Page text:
The other thing to keep in mind about our abs is that we don’t just need to cut down to a low body-fat percentage, we also need to bulk up our abs. Most overweight people naturally have bigger muscles, including their ab muscles. For them, getting lean will yield great ab definition. However, for us naturally skinny guys, our abs are often skinny. We need to bulk them up in order to see them properly. So getting overly lean before bulking up our abs often doesn’t work very well.

Still, if you’re much over 15% body fat, the quickest way to make yourself more attractive is to trim off a few body-fat percentage points. This is true even for skinny guys. If you haven’t built much muscle yet, a good muscle-building program combined with a good cutting diet should allow you to gain a few pounds of muscle even while you lose fat.

Then when you get down to 10–15% body fat, the best way to become more attractive is to focus on building muscle—on bulking up. And since your muscle cells will be more insulin sensitive, you’ll be able to build muscle more leanly (examples coming). This is all to say that we need a somewhat precise way to determine whether we’re under 15% body fat or not.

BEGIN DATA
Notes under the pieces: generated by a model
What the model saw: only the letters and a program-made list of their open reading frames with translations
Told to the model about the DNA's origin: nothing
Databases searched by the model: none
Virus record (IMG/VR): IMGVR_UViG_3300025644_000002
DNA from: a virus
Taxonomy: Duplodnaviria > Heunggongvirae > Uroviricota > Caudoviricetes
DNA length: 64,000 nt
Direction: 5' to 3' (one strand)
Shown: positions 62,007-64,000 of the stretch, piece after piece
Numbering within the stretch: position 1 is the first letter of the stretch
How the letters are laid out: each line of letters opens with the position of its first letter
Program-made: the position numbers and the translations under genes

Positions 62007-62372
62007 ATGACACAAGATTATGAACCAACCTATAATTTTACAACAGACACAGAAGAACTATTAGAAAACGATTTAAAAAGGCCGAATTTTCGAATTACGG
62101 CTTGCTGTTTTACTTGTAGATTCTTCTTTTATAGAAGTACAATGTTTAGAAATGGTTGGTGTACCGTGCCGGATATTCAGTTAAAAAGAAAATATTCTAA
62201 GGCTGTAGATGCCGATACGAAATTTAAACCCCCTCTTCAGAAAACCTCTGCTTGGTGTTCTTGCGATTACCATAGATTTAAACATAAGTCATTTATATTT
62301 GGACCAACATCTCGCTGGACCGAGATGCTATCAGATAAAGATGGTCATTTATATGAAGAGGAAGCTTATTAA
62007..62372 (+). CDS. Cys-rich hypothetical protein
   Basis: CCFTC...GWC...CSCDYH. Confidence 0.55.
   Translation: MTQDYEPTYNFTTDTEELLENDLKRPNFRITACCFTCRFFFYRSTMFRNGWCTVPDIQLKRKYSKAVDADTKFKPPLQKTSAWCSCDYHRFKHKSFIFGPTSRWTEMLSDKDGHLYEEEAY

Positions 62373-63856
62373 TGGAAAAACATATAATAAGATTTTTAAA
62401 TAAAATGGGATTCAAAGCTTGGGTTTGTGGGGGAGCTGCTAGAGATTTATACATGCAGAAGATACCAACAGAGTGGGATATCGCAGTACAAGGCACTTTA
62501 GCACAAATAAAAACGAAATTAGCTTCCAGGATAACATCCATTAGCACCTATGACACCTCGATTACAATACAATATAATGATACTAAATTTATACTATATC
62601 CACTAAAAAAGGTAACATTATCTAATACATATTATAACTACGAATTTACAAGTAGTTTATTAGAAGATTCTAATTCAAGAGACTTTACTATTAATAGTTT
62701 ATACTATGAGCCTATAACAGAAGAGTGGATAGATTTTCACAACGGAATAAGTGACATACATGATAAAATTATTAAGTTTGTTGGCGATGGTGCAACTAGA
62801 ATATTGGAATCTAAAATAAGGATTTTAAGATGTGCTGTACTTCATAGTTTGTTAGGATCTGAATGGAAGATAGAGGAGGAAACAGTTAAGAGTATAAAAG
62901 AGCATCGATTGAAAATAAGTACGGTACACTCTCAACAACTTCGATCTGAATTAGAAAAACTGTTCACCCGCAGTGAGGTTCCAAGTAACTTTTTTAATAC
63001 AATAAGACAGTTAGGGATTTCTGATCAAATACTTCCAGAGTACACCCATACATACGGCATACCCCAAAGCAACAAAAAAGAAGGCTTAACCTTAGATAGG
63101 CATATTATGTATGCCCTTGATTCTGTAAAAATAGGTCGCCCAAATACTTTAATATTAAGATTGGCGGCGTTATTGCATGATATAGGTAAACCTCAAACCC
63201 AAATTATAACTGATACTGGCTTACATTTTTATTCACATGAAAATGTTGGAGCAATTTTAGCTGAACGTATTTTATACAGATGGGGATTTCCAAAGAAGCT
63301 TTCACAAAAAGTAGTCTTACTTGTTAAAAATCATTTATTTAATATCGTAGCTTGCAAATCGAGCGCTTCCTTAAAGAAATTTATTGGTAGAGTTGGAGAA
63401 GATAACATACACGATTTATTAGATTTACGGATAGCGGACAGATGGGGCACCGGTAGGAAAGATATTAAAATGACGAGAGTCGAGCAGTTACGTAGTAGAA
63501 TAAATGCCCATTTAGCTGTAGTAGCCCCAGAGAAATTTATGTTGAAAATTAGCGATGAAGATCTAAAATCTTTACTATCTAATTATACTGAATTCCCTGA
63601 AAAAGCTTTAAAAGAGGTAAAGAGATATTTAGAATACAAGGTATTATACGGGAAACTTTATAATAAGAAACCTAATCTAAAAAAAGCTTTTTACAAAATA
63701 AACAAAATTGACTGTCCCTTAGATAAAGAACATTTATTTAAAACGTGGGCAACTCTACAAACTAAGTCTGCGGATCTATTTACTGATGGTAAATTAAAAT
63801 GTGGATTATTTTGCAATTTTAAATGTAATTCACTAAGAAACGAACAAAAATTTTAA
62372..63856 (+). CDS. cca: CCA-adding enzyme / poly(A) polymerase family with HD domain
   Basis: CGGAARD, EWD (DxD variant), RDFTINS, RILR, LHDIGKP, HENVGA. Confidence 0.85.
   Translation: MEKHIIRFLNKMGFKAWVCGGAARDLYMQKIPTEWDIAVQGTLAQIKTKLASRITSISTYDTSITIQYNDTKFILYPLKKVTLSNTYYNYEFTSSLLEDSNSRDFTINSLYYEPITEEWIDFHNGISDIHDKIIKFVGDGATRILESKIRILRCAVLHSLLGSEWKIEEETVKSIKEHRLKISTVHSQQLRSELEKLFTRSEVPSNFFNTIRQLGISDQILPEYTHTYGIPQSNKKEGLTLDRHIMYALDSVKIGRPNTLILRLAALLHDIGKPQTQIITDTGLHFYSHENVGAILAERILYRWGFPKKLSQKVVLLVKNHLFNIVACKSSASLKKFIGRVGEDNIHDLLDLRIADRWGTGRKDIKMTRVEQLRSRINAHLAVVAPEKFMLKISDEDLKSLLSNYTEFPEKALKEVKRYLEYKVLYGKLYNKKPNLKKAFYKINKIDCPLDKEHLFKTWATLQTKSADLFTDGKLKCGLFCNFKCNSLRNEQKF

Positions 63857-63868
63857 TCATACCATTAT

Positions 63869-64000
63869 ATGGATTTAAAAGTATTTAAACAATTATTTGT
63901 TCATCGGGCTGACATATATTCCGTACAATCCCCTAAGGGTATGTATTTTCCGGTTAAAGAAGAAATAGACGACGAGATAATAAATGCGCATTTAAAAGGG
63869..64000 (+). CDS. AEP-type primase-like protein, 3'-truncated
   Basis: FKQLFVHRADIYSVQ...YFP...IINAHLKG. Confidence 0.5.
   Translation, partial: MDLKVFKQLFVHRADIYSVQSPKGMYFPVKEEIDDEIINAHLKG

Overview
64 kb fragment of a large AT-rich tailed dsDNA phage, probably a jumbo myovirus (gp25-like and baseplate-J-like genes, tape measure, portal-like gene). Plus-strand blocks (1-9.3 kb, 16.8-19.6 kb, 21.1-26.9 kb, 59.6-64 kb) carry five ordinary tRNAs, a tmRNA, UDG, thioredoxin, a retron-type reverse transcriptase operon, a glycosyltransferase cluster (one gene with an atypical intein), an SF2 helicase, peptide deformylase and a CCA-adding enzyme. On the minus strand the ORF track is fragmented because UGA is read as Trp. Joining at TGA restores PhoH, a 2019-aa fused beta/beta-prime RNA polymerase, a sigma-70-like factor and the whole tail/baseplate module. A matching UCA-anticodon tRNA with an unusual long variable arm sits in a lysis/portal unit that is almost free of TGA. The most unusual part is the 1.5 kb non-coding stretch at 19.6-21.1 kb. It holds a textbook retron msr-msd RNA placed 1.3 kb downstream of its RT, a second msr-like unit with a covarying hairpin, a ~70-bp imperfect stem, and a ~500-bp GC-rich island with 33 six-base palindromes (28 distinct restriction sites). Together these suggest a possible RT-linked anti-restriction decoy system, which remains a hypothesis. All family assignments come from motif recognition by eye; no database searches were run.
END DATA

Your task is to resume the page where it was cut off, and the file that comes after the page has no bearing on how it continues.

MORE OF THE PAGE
How to Estimate Your Body-Fat Percentage

We’ve already covered why DEXA scans and BodPods won’t work properly until you’ve already bulked up to a solid weight.

Bioelectrical Impedance Analysis (BIA scales)

Are bioelectrical impedance analysis scales (BIA) an accurate way of measuring body-fat percentage? No, BIA scalres are cheap and convenient—most modern bathroom scales have this feature—but they’re even less accurate than DEXA and BodPod. Again, they’re just not something designed for guys like us. They’re for tracking fat loss in overweight people, not muscle gain in skinny guys.